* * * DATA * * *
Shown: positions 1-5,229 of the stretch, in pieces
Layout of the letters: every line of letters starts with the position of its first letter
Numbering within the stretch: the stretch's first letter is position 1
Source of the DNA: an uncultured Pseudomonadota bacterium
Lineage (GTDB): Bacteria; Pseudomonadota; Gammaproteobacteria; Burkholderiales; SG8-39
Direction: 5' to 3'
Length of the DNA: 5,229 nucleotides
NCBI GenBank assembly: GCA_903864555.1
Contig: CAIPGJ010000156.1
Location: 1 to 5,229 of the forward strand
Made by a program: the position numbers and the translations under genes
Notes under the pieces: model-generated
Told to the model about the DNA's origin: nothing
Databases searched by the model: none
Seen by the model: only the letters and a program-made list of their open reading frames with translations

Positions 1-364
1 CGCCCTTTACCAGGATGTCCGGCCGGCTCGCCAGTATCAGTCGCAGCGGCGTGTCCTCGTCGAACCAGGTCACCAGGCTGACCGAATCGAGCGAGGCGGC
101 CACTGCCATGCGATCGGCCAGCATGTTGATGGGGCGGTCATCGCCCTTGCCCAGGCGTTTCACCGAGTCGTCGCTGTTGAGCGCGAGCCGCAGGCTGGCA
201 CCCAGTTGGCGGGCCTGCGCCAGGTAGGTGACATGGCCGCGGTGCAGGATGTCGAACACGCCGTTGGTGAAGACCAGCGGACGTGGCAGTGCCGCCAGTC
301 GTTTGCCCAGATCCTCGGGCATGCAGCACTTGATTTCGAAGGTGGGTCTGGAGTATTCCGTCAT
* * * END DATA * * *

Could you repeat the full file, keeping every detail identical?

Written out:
Shown: positions 1-5,229 of the stretch, in pieces
Layout of the letters: every line of letters starts with the position of its first letter
Numbering within the stretch: the stretch's first letter is position 1
Source of the DNA: an uncultured Pseudomonadota bacterium
Lineage (GTDB): Bacteria; Pseudomonadota; Gammaproteobacteria; Burkholderiales; SG8-39
Direction: 5' to 3'
Length of the DNA: 5,229 nucleotides
NCBI GenBank assembly: GCA_903864555.1
Contig: CAIPGJ010000156.1
Location: 1 to 5,229 of the forward strand
Made by a program: the position numbers and the translations under genes
Notes under the pieces: model-generated
Told to the model about the DNA's origin: nothing
Databases searched by the model: none
Seen by the model: only the letters and a program-made list of their open reading frames with translations

Positions 1-364
1 CGCCCTTTACCAGGATGTCCGGCCGGCTCGCCAGTATCAGTCGCAGCGGCGTGTCCTCGTCGAACCAGGTCACCAGGCTGACCGAATCGAGCGAGGCGGC
101 CACTGCCATGCGATCGGCCAGCATGTTGATGGGGCGGTCATCGCCCTTGCCCAGGCGTTTCACCGAGTCGTCGCTGTTGAGCGCGAGCCGCAGGCTGGCA
201 CCCAGTTGGCGGGCCTGCGCCAGGTAGGTGACATGGCCGCGGTGCAGGATGTCGAACACGCCGTTGGTGAAGACCAGCGGACGTGGCAGTGCCGCCAGTC
301 GTTTGCCCAGATCCTCGGGCATGCAGCACTTGATTTCGAAGGTGGGTCTGGAGTATTCCGTCAT